Did you know God expects more from Christians than just sitting on a pew once a week? More than just to avoid sinning? There is a productive side to Christianity. God expects His people to serve those around them and share their faith, so others will become Christians. The Bible tells us there are definitely lukewarm Christians. Now I don’t have any idea who those lukewarm Christians are in Revelation 3:15-16 that God will spit or vomit out, but I don’t want my kids to be in that group.
Our works don’t save us, but are an outpouring of our gratitude and obedience to God. I want to raise kids who are serving others and sharing their faith. Kids who are obedient to God’s commands. Kids who attend worship because they want to, not because it’s a habit, family expectation or spiritual insurance policy. A group that does Christian research found that children raised in Christian homes fall into three basic groups as adults. The first are those who may or may not still claim to believe in God or be a Christian, but make few, if any, attempts to actually live a Christian life.
The second group is tricky. They call themselves Christian and may even attend worship services and Bible classes regularly. Their life, however, does not reflect obedience to God on a large scale, including obeying God’s commands, serving others or sharing their faith. Their faith or at least their lifestyle reflects a shallow Christianity. The research didn’t follow these young adults for years, but I would imagine they are more susceptible to having their faith continue to weaken over the years.
The third group of young adults lived their faith. They weren’t perfect, of course, but they consistently made godly choices. They served others regularly and shared their faith. They were active and productive Christians.
It’s important to remember that all three groups of young adults were raised in Christian homes. So what made the difference? Was there consistency within certain homes…raising kids that mainly ended up in the same faith category? The research found there was a great bit of consistency and that there were marked differences in the ways the three groups were raised.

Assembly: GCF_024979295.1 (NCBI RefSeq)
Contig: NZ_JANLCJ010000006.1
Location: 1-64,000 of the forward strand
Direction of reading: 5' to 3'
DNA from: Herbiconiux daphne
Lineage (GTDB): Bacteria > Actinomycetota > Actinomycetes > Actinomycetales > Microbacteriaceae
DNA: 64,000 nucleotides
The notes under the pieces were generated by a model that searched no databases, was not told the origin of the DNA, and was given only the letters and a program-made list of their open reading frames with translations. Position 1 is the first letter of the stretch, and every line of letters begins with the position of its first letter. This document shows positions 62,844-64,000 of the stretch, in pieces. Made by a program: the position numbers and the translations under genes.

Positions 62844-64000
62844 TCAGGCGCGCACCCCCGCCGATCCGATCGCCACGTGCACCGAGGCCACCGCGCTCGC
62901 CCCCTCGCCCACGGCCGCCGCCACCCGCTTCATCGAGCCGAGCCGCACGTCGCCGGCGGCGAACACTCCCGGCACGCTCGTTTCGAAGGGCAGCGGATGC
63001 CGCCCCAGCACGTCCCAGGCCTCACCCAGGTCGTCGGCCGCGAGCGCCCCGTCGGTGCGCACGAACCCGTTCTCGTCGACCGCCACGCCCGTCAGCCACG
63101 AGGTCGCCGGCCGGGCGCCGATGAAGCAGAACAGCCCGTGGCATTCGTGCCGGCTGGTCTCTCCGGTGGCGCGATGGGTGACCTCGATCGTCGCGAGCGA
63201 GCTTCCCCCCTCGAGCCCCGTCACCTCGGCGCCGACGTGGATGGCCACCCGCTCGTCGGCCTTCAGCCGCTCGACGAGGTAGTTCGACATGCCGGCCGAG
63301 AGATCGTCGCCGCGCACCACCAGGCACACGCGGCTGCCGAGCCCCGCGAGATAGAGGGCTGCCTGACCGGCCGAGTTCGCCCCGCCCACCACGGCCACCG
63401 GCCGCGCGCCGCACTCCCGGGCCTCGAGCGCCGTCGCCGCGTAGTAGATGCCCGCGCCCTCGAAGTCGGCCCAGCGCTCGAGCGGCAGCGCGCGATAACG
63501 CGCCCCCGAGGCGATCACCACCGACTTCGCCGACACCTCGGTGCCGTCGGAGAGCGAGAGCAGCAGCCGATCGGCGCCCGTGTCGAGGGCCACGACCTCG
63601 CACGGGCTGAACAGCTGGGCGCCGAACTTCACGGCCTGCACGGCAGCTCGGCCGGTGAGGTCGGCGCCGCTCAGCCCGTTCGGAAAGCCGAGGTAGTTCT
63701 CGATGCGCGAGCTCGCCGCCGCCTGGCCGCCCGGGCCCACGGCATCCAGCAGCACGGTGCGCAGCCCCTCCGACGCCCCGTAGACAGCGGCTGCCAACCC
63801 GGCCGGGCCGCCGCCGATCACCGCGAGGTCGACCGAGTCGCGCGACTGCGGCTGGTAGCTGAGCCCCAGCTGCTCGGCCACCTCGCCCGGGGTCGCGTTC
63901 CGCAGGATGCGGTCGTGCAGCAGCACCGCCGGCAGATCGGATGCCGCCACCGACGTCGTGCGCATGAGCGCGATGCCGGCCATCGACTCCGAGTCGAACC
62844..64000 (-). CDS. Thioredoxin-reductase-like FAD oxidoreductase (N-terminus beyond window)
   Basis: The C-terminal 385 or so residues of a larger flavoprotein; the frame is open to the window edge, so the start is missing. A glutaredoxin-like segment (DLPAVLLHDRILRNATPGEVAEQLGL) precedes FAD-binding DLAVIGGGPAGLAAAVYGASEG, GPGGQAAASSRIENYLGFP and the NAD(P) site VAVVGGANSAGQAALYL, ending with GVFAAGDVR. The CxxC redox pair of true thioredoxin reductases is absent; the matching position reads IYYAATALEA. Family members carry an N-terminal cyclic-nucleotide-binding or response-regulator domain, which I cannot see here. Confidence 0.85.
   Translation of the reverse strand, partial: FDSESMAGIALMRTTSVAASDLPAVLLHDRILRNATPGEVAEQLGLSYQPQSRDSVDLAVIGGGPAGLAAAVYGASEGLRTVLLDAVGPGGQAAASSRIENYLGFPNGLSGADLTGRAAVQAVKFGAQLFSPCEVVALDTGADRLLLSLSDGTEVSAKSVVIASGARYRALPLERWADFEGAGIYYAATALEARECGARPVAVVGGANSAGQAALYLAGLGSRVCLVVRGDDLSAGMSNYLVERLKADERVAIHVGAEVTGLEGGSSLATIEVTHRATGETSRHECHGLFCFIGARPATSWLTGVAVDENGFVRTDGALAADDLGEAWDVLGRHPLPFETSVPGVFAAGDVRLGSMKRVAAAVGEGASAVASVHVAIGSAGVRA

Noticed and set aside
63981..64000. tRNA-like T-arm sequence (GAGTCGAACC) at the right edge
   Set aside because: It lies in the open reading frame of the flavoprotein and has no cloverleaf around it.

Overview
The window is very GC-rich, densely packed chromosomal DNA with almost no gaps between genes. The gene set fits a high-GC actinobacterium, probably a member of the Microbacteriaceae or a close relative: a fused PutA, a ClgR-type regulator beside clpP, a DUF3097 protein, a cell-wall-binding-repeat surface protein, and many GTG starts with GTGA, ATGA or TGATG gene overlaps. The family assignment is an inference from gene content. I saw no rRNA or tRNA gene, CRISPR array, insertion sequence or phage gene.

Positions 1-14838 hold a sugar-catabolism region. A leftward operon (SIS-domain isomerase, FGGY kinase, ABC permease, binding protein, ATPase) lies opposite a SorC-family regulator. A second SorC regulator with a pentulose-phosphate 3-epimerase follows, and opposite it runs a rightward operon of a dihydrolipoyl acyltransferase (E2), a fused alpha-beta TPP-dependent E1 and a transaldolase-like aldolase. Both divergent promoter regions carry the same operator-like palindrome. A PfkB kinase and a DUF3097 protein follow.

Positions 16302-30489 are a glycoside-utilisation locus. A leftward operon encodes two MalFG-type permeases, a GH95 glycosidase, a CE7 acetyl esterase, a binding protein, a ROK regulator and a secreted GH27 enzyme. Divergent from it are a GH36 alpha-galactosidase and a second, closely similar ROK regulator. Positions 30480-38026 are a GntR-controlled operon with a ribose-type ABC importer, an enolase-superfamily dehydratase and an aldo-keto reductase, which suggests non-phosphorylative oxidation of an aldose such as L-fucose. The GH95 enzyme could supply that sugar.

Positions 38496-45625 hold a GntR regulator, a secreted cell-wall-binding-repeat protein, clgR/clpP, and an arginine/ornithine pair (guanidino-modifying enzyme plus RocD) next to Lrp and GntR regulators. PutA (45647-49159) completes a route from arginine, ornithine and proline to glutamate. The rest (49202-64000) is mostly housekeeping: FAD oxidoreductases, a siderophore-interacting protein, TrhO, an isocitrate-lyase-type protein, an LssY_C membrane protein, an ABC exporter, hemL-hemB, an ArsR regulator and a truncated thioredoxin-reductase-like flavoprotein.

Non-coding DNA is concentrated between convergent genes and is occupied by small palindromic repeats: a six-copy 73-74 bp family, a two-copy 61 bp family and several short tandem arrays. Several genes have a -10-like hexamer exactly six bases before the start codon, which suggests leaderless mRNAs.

As one would imagine, the group of young adults who did not remain faithful grew up in homes where not a lot of spiritual things happened. They may have prayed at meals and attended church, but there weren’t family devotionals, spiritual conversations and family efforts to serve others and share their faith. The spiritual instruction and coaching that is essential just didn’t happen often or consistently enough to impact the children who were raised in those homes.
The surprising part is the difference between the last two groups. They pretty much did the same things. They prayed and studied the Bible together and independently. They had a lot of discussions about how God wants us to live our lives and other spiritual topics. They corrected their kids and helped mold their hearts to obey God. They attended worship, served others and shared their faith.
So why did some kids become church attenders and others become productive Christians? One factor seemed to make the difference. Hospitality. Yes, you read that correctly. Families who invited friends, family and strangers into their home on a regular basis were much more likely to raise productive Christians than those who didn’t. It didn’t seem to matter who was entertained or what kind of food (if any) was served. Just regularly having other people in the home changed everything.
Hospitality is a dying art in our world. Being hospitable will make you stand out in a positive way. It will expose your kids in more meaningful ways to other Christians. It can model for them how to serve others and share their faith. It can encourage those you entertain. It doesn’t have to be fancy. Your home doesn’t have to be perfect. Just open your door and invite people into your home.
The ironic thing is that the Bible focuses on hospitality quite a bit – especially in the New Testament. It’s even a requirement for those who wish to become elders in the Church. In fact, it’s commanded of all Christians (Hebrews 13:2, 1 Peter 4:9 and others). Yet, it’s rarely mentioned or practiced today and our kids are missing an essential element of spiritual growth because of it. So grab your phone and have someone over for ice cream. It might just make a huge difference in your kids’ spiritual lives.